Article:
The concept of policy is the American political imagination’s self-circumscribed border. You can do what you like with policies–build, mold, destroy, rearrange–but the context in which policies appear is static, unchanging. Policies can reflect different governing philosophies, but only those philosophies which endorse governing through policy. Policy can shape philosophy as much as philosophy shapes policy.

Policies deal with the tactile and the quantifiable. If it’s not measurable, it’s not truly thinkable. Policy is hostile to virtue ethics or theology, but it loves utilitarianism. To the extent that policy addresses psychology, it turns us all into behaviorists. Behavioral economics has made policy more sophisticated, but it has also made its outer limits more sharply visible.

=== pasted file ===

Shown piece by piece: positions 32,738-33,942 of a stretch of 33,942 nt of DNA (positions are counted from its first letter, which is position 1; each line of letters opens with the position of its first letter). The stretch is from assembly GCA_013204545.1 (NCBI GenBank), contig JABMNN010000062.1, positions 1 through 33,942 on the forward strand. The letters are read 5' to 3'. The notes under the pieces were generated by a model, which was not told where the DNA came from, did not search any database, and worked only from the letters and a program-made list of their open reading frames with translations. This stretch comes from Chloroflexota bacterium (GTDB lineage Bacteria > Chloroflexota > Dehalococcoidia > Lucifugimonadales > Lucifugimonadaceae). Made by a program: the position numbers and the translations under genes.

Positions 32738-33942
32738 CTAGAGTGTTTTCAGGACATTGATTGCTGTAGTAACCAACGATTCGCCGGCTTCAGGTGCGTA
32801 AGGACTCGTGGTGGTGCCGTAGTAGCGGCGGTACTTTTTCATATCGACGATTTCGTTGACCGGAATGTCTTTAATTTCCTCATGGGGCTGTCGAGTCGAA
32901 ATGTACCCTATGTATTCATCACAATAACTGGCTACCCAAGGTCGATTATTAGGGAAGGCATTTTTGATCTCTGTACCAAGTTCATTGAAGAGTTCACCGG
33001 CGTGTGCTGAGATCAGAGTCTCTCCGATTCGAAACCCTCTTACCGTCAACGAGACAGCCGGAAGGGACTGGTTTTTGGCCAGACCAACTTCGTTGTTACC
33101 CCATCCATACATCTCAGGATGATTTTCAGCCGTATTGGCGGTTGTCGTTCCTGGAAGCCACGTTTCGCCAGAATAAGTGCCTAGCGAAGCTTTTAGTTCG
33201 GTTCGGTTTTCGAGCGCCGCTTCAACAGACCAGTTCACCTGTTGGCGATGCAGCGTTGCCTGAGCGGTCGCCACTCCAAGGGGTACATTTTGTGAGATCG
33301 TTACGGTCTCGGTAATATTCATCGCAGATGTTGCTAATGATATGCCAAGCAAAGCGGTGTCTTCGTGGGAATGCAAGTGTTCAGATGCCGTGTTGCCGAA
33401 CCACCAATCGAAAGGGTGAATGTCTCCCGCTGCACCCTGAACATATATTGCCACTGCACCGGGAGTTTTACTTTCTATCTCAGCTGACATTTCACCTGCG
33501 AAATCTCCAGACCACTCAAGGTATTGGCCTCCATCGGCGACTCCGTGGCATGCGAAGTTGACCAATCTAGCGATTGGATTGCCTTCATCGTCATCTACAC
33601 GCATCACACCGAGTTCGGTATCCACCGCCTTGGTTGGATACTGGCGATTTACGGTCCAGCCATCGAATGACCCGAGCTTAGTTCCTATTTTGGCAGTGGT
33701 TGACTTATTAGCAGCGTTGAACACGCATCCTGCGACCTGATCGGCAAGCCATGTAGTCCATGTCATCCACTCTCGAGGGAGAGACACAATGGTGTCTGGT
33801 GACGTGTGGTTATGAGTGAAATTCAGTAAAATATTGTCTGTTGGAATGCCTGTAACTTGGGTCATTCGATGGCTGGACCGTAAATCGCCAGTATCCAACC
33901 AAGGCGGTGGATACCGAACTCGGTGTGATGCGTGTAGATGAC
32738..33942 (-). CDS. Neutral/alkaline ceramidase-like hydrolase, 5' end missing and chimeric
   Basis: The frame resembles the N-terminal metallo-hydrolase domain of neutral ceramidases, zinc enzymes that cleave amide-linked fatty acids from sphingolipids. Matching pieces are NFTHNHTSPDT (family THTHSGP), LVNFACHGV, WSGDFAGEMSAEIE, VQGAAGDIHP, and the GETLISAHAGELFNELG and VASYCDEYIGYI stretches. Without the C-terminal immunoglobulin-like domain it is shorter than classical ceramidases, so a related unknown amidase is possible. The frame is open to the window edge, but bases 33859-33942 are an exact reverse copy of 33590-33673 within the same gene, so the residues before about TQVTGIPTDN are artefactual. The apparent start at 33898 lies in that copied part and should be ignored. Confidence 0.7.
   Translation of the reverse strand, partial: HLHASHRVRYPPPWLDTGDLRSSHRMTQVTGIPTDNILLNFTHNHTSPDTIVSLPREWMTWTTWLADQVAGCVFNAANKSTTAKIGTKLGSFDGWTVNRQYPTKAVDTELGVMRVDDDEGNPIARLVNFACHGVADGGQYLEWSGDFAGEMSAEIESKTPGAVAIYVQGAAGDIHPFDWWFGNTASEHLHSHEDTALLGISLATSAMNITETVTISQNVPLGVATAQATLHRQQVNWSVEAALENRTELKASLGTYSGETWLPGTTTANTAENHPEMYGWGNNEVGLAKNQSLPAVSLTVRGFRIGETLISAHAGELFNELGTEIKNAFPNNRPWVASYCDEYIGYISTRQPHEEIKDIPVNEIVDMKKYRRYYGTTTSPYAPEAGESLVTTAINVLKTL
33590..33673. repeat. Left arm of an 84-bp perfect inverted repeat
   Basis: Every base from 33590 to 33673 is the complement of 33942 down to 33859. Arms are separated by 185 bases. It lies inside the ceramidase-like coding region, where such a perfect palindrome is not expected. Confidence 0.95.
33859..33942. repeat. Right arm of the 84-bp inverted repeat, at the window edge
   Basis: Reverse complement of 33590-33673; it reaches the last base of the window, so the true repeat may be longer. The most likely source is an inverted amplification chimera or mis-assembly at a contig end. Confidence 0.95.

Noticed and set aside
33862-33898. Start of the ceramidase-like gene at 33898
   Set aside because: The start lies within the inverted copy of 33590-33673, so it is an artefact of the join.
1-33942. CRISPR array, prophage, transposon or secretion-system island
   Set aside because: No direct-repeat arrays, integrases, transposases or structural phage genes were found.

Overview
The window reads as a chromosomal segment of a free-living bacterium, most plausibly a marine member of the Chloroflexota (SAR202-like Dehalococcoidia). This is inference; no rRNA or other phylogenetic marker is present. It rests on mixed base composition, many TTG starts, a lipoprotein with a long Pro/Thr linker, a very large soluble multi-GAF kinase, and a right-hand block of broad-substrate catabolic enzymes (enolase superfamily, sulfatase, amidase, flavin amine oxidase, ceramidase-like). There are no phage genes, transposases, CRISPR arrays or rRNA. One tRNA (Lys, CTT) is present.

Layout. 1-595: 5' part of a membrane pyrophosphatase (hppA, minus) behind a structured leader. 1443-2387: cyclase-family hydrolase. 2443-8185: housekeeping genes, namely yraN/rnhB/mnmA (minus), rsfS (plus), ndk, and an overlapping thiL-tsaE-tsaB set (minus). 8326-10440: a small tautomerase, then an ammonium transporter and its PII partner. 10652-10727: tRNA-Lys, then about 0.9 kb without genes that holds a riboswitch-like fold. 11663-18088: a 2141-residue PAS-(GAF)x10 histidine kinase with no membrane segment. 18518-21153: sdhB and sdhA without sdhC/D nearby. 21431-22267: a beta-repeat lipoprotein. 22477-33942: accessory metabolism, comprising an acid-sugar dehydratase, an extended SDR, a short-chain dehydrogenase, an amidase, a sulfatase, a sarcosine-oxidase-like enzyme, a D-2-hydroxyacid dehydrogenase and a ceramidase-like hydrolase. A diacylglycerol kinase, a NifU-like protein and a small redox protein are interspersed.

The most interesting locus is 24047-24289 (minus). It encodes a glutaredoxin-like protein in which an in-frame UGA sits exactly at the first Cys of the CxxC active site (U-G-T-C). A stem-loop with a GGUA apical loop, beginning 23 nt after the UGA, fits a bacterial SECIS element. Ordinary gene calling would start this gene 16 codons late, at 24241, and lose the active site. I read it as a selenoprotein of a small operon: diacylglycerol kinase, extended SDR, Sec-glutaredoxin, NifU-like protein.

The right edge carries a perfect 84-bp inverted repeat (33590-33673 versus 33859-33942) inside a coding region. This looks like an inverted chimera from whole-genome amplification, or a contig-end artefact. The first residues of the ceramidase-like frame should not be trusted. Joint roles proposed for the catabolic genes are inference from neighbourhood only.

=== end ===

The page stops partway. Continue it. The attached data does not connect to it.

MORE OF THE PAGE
The ultimate end of modern politics is to exert as much influence as possible over policy making. You can do that either by electing your own policy makers or by influencing the ones already in office. Elected officials, public institutions and interest groups form alliances and compete among one another to most effectively dominate the policy-making process. Within those categories, political actors are distinguishable only by their stated policy preferences, the amount of power they wield, and how they use that power. So, for example, all interest groups are identical insofar as they all do more or less the same thing in the same way. A labor union is indistinguishable from a pro-life activist group is indistinguishable from the Chamber of Commerce until you examine their stated policy preferences and the strategies they use to achieve them.